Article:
We’re often told by the popular press and well-meaning family and friends that, for good health, we should fall asleep quickly and sleep solidly for about eight hours – otherwise we’re at risk of physical and psychological ill health.
There is some evidence to suggest that those who consistently restrict their sleep to less than six hours may have increased risk of cardiovascular disease, obesity and diabetes. The biggest health risk of sleep deprivation comes from accidents, especially falling asleep while driving.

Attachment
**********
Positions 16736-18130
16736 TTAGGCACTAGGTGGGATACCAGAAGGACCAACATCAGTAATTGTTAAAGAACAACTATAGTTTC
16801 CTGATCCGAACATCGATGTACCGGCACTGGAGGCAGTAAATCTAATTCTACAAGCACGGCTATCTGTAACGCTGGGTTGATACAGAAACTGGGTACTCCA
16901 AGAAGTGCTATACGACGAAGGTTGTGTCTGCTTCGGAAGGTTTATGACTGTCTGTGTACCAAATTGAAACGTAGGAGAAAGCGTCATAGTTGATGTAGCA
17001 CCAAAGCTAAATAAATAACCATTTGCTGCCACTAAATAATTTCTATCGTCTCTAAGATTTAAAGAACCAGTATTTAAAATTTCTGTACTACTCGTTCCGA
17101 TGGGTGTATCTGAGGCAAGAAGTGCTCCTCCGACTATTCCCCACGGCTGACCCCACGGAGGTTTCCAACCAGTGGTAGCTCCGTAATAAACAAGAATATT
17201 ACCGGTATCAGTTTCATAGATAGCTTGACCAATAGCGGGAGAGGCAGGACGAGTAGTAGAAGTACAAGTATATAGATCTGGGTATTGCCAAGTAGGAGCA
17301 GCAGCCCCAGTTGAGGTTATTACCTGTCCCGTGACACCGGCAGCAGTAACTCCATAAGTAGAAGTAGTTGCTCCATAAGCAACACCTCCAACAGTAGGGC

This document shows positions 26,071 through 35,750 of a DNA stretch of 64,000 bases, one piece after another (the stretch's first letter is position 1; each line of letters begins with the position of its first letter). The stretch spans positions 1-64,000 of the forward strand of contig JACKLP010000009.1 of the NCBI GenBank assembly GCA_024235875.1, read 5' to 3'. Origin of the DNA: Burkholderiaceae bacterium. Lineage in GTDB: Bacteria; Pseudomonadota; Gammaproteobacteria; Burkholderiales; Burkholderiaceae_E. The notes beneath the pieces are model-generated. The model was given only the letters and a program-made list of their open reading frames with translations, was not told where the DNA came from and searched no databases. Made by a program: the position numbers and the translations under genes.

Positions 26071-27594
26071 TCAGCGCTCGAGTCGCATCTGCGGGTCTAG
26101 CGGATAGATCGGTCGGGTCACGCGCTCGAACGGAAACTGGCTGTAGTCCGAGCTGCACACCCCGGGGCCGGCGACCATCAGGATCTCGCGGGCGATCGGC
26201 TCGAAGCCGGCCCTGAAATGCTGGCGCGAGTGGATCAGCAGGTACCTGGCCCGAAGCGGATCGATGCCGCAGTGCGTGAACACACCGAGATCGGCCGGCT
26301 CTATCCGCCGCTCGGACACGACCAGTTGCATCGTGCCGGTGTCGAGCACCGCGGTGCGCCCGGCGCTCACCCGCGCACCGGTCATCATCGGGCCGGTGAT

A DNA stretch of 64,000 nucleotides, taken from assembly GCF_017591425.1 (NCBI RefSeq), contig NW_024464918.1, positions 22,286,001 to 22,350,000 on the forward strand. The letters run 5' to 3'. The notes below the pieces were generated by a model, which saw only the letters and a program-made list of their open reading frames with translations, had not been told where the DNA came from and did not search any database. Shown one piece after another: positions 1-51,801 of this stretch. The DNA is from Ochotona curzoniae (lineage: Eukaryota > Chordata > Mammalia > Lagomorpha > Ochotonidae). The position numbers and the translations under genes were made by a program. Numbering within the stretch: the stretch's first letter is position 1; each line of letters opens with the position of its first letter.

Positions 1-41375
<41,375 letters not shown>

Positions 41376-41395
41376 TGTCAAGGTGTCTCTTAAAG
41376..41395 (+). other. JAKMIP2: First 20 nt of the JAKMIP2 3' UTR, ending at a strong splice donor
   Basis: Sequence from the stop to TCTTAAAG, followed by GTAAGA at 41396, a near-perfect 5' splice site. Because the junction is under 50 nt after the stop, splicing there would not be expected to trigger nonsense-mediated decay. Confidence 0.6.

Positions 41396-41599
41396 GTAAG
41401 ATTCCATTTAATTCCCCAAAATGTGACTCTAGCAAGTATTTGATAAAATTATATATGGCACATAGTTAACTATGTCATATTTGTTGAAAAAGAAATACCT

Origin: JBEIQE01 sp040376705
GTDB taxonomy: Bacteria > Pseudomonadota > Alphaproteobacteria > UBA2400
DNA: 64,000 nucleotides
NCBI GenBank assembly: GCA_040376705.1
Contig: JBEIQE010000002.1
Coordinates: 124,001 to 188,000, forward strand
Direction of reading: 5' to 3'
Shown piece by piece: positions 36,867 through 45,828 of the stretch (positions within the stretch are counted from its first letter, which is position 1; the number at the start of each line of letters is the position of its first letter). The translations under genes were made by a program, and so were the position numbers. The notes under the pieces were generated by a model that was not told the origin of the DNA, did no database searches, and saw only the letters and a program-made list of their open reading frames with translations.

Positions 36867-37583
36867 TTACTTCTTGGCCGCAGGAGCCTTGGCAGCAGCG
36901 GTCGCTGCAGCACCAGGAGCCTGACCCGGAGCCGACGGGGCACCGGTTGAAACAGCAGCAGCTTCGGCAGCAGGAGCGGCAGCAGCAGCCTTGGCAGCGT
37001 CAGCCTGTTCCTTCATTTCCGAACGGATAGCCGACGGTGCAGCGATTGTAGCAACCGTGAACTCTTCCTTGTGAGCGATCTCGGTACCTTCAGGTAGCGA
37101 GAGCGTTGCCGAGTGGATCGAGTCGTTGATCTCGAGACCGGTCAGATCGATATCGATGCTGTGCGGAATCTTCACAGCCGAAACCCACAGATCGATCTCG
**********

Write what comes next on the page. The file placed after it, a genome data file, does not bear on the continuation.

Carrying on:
Sleep need varies depending on the individual and can be anywhere from 12 hours in long-sleeping children, to six hours in short-sleeping healthy older adults. But despite the prevailing belief, normal sleep is not a long, deep valley of unconsciousness.
The sleep period is made up of 90-minute cycles. Waking up between these sleep cycles is a normal part of the sleep pattern and becomes more common as we get older.
It’s time to set the record straight about the myth of continuous sleep – and hopefully alleviate some of the anxiety that comes from laying in bed awake at night.
So what are the alternatives to continuous sleep?